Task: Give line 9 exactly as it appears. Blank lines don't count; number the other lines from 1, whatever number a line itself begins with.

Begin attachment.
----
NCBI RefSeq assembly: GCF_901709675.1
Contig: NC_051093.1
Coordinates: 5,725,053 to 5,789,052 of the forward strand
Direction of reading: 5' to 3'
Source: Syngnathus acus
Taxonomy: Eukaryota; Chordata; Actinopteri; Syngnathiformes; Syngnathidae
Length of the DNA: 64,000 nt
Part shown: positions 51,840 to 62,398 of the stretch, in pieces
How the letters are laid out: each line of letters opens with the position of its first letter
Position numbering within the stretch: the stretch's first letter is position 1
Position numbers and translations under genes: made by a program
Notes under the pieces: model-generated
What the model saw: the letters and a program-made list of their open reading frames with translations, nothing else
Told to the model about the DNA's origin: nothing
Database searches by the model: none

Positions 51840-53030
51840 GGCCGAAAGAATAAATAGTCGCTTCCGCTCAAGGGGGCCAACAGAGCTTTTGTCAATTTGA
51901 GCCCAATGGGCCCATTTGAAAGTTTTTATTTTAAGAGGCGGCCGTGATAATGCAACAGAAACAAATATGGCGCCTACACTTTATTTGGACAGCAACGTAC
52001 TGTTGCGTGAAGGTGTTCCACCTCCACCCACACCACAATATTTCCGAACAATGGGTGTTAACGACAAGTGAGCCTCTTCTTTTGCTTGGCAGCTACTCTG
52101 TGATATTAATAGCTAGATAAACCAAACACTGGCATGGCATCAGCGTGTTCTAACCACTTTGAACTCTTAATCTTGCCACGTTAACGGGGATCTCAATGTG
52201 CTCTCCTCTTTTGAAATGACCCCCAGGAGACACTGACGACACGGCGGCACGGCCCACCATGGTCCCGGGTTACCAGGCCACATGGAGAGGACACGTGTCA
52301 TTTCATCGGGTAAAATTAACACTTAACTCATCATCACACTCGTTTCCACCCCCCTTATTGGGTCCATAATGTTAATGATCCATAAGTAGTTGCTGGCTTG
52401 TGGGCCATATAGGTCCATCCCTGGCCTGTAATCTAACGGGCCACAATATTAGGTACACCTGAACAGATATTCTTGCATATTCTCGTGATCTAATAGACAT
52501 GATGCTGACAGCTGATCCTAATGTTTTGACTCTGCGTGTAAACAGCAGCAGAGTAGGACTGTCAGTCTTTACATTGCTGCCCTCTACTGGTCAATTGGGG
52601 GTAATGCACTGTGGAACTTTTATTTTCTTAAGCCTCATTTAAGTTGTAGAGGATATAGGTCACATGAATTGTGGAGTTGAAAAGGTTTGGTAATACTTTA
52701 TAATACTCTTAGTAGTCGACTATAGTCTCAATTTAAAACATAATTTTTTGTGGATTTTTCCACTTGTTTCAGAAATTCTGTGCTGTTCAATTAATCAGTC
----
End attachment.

How the letters are laid out: each line of letters opens with the position of its first letter